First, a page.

Early Intervention

Early Intervention Team Members

Who We Are

The Child Development Center (CDC) is a program of the Community Development Center, a non-profit agency, and is dedicated to providing early intervention services to families of children ages birth to three years old with developmental delay or disability.   The Bedford County CDC was founded in 1972. In subsequent years, the program expanded services to Marshall, Lincoln, Giles, Coffee, Franklin and Moore Counties of Middle Tennessee. The CDC is licensed by the Tennessee Department of Intellectual and Developmental Disabilities.  Early Intervention services thorough the CDC are provided under the Tennessee Early Intervention System (TEIS).  

All Early Interventionists at the CDC are degreed and participate in ongoing training to ensure quality services which are based on federally recognized best practices.

Services

Approximately 450 infants and toddlers with developmentally delays and/or disabilities receive early intervention services through the CDC each year.  Under the guidelines of the TEIS, the CDC also provides developmental assessments for children ages birth to three years old.  Assessments are available within the seven county service area, plus Lawrence and Wayne counties.

CDC also provides developmental screenings for children ages birth to three years old upon request.  Screenings can be scheduled on an individual basis or for a group of children, such as at a child care program. Parent consent and input are required.

What is Early Intervention?

The principles of Early Intervention are to:

Early intervention in Tennessee focuses not only on the child, but primarily on the family or caregiver. The family is present and involved in every aspect of the intervention as Early Interventionists (EI) from the CDC help families to discover ways to support their child’s development through everyday routines and activities.   Together, the EI and family work as a team to develop a plan and activities for addressing developmental goals established by the family.  Progress toward goals and strategies are assessed every six months to ensure services are meeting the needs of the family and child.

Collaborations

CDC staff assist families enrolled in the program to locate and access resources within their community and the State.  The early intervention program is part of an interagency community. By establishing a cooperative and collaborative atmosphere with other agencies, the CDC is better able to address the needs of this young population and their families.  The CDC works closely with their local health care providers, Head Start programs, health departments, the Department of Human Services and the local school systems.

Cost

Early Intervention services at the CDC are available without cost to the families. Major funding to the program is provided through a contract with the Tennessee Early Intervention System.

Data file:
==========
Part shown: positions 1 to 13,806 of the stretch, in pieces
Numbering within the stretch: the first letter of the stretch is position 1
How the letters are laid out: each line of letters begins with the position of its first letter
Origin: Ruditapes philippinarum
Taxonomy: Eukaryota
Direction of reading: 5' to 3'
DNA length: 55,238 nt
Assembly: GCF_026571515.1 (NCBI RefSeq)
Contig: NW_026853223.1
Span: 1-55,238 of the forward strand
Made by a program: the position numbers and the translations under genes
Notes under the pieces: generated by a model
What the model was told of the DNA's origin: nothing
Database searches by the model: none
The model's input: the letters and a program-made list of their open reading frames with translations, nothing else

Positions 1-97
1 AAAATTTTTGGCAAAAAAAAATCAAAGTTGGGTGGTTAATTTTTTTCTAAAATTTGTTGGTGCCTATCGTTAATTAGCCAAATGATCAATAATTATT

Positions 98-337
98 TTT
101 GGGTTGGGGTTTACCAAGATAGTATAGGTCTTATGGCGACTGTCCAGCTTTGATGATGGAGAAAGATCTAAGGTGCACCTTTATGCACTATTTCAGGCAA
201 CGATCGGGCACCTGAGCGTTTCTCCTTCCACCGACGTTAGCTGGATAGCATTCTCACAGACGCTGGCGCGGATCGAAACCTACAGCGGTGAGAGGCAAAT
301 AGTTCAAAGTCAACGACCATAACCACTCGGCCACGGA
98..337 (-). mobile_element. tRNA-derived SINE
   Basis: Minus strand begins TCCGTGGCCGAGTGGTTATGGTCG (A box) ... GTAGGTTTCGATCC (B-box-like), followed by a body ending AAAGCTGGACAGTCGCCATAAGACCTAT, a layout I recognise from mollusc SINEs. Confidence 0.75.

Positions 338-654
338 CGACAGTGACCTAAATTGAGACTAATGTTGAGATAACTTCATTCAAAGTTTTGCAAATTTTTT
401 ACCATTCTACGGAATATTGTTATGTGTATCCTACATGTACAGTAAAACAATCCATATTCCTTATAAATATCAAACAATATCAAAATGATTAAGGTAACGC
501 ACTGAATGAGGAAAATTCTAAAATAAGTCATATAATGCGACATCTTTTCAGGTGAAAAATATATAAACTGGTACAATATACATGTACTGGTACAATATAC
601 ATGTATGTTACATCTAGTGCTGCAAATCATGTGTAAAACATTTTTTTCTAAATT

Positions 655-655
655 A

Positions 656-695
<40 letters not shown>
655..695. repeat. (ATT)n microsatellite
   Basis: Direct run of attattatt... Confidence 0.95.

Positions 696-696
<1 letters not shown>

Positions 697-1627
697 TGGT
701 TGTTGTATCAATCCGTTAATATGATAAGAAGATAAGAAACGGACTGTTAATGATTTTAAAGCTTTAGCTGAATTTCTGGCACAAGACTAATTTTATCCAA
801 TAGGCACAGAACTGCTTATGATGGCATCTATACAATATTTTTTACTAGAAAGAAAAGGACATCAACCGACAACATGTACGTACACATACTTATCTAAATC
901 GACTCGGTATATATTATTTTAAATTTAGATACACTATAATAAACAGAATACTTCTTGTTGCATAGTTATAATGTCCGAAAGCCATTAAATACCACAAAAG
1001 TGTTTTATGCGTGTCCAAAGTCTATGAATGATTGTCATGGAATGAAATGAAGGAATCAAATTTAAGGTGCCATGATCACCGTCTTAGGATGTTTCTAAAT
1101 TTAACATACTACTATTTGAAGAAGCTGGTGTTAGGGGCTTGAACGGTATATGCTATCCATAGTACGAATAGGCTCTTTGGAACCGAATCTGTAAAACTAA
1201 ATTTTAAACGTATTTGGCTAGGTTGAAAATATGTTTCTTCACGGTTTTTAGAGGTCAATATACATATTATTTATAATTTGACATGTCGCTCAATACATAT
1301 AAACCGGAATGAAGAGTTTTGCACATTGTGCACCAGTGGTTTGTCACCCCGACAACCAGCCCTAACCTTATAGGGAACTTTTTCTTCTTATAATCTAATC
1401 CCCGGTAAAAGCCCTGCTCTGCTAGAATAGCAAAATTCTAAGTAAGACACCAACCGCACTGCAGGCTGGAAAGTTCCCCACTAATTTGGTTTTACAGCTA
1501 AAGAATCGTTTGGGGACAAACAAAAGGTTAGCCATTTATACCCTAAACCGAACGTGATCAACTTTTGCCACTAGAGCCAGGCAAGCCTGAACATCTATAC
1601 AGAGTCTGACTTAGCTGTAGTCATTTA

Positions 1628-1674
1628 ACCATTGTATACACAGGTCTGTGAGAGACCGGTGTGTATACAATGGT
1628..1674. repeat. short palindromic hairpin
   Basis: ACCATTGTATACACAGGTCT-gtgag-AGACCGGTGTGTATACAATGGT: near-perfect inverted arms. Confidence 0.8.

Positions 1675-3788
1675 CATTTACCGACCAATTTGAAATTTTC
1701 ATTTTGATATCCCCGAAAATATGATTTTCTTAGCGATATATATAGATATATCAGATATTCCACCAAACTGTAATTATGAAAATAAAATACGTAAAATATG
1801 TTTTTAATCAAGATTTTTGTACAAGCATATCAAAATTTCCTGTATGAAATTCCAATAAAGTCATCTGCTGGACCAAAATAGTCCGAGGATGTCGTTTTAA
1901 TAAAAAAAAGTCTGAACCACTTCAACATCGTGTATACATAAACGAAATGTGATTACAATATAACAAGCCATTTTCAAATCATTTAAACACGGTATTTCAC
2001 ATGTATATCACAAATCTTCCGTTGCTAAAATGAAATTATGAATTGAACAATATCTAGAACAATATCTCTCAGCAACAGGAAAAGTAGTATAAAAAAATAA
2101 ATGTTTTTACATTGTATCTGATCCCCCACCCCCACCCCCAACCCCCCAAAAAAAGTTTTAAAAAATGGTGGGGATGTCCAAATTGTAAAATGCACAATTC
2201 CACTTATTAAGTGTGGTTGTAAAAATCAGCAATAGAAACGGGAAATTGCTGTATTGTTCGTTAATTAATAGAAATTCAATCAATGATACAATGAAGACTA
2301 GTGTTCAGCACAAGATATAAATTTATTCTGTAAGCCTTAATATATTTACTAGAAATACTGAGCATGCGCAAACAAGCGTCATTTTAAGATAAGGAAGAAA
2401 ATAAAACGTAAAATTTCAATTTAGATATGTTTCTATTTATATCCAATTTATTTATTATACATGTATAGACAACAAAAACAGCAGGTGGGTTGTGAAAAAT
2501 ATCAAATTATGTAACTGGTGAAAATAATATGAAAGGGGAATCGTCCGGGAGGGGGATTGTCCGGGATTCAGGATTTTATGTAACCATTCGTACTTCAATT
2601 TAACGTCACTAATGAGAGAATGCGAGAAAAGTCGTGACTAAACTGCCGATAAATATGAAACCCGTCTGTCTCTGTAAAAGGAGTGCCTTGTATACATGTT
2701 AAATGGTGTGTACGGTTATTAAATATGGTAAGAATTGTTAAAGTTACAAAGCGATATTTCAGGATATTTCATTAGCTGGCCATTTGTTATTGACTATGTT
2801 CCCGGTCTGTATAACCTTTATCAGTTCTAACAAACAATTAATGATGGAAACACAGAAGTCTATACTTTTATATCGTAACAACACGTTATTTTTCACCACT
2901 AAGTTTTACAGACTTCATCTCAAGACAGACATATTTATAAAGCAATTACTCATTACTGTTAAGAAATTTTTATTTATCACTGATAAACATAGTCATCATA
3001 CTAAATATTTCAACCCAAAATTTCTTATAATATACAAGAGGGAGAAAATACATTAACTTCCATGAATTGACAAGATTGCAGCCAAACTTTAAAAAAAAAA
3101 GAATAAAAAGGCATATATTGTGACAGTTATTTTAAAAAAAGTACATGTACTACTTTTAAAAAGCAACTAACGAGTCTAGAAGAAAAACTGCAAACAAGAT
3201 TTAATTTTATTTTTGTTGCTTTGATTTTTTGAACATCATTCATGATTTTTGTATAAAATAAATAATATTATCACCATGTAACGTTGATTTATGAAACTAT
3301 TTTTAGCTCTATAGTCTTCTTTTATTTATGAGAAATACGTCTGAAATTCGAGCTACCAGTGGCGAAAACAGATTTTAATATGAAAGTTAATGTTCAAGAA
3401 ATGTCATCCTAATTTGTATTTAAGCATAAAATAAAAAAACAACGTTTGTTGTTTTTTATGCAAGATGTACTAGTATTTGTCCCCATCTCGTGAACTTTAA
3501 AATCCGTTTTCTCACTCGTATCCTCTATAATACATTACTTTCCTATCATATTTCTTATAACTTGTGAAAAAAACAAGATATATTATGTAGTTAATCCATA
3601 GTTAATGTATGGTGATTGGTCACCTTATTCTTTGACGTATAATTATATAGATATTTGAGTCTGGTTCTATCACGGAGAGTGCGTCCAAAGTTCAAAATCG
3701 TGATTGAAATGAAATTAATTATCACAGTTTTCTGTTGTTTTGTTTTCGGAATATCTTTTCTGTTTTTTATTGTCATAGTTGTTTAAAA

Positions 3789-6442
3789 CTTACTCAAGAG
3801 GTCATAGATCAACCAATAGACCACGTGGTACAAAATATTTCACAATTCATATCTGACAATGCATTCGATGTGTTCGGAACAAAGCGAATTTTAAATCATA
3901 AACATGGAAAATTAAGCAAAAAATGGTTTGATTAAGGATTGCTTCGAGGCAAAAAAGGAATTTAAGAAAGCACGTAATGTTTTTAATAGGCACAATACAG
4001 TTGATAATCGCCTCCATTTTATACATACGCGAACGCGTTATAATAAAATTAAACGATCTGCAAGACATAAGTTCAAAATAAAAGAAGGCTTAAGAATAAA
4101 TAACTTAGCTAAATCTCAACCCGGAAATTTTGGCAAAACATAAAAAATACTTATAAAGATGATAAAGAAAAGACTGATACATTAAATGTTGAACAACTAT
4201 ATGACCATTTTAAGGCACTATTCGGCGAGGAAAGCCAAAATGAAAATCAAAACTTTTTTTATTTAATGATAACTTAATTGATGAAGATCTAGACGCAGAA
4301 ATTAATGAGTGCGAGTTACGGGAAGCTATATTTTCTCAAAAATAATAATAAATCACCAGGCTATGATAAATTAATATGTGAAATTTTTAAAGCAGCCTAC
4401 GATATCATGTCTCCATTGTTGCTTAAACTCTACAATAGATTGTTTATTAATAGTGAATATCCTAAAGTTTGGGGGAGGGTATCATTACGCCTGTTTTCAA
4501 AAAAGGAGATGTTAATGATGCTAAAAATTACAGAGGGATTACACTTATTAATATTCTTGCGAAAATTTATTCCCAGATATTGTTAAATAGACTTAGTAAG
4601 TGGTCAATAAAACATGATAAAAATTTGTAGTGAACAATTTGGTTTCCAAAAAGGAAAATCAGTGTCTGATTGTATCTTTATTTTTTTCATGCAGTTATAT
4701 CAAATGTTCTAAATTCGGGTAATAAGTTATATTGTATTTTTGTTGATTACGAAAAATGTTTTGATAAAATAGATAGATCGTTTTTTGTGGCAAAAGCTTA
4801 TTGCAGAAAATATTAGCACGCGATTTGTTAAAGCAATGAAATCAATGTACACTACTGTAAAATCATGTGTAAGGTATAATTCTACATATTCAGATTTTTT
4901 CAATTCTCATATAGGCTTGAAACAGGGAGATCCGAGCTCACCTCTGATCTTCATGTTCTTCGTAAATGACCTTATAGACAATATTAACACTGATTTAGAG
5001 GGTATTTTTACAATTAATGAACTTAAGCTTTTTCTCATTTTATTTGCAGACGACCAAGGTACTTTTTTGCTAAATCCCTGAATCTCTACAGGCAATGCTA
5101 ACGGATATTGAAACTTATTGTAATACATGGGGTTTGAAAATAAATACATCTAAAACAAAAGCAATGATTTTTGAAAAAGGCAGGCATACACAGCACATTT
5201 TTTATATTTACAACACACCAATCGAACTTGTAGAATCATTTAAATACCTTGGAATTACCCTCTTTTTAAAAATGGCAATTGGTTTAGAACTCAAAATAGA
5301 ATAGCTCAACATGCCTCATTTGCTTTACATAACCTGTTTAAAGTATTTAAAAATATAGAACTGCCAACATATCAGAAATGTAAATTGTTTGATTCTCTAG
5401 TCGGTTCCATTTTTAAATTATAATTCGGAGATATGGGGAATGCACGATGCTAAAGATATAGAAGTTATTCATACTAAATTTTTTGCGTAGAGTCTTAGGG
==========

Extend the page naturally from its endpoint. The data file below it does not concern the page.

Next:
Other sources of funding include United Way, city and county governments, civic clubs, community of faith, local business and industries, and individual contributions.  Contributions made to a CDC early intervention program support families within the County where the funds were received or designated for use.  

Each county of early intervention services engages in fundraising activities to secure the remaining funds necessary to operate each program.

Referrals

The majority of referrals made to the program are received from physicians, although anyone with a concern for a child's developmental skills may contact the agency.  

All referrals received through the CDC are forwarded to the Tennessee Early Intervention System (TEIS).  The child’s development will then be evaluated by TEIS to determine eligibility for services. Six areas of a child's development are examined:  communication, cognitive, fine & gross motor, personal/social and adaptive (self-help skills). A forty percent delay in one of these areas, or twenty-five percent in two areas will qualify a child for TEIS and CDC services.  

A qualifying disability or determined degree of prematurity may automatically qualify a child for early intervention services.

Oversight

Each Early Intervention program is governed by an individual local Advisory Board. The Boards provide financial oversight to their respective program, advocate for the CDC within the community, and assists to maintain an overall healthy agency. These Advisory Boards, which meet bi-monthly, provide information and recommendations to the Governing Board of the Community Development Center.   The CDC services are monitored by the Tennessee Early Intervention System and licensed under the Department of Intellectual and developmental Disabilities (DIDD).

Parent and Board surveys are conducted on an annual basis to ensure that the highest quality of service is being maintained throughout the Early Intervention programs of the CDC.

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